Life Itself revels in the shameless emotional manipulation stemming from the ham-fisted tendencies of its own maker.
This buckaroo of a disc does not blow it on the image and sound front, though the extras certainly don’t attest to Steven Spielberg’s seriousness of intent.
If it turned out to be Spielberg’s final film, it would make for a fitting final curtain call for his brand of escapism.
Thoroughbreds is a film about the disastrous perils of too little empathy, but it never evinces much of its own.
Initially colorful, the screenplay’s lurid and overripe dialogue eventually grinds the film to a halt.
It unites a mélange of teen-film tropes into a narrative overburdened with cultural references and framing devices.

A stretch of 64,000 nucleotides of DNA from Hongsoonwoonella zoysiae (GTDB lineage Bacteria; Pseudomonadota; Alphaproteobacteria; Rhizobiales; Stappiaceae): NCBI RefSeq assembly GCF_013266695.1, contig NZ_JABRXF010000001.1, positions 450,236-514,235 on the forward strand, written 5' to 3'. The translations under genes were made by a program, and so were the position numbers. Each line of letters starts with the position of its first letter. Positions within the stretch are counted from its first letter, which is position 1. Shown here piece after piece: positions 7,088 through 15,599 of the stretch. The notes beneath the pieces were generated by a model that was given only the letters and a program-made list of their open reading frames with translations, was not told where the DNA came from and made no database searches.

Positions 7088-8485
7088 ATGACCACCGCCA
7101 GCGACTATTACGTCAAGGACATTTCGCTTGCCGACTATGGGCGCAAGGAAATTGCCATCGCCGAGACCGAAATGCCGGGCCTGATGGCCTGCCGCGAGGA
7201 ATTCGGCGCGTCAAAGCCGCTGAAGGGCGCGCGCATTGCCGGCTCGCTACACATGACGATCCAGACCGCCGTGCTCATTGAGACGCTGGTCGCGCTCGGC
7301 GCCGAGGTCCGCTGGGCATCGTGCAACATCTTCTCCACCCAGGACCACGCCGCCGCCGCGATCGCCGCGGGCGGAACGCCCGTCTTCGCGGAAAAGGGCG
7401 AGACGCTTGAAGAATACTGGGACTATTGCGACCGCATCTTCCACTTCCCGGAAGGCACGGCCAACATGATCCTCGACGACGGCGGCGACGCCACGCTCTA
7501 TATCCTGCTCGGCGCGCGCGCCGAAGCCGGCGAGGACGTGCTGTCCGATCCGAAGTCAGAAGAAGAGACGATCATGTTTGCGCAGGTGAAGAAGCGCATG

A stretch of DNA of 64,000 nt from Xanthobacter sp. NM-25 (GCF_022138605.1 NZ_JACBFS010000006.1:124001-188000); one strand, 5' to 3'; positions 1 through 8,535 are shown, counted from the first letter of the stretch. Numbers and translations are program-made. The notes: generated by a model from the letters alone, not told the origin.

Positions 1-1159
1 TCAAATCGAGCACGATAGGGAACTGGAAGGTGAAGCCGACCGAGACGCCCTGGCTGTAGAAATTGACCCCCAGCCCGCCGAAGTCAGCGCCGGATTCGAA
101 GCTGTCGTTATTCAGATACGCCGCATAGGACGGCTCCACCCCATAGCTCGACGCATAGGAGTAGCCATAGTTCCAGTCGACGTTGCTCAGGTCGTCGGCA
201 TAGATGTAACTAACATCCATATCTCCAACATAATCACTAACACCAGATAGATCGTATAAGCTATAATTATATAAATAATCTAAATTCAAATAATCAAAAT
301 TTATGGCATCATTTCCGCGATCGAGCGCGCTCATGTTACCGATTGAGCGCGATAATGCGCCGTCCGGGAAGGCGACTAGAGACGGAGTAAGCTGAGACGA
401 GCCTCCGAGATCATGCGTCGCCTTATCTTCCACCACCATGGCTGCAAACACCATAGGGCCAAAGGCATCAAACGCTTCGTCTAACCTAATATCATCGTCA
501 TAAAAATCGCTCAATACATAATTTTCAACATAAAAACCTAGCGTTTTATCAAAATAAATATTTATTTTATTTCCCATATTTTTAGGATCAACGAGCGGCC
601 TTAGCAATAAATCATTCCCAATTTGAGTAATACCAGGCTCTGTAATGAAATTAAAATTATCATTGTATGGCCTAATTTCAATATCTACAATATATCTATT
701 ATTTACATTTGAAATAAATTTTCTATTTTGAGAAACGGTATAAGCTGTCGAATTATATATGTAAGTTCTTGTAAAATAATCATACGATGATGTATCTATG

The film consistently settles for the cheapest shock devices and the most shopworn totems of our current neo-gothic moment in the genre.
The signal refers to the Nomad hacker’s taunts, though it may as well point to the film’s nature as a self-styled calling card.
Director John Pogue is an elegant framer who orchestrates the film’s consistently chilly unease from a series of unassuming jolts embedded in the humdrum.
Bates Motel suggests what Gilmore Girls would’ve been like if it arbitrarily featured a tormented young Charles Manson.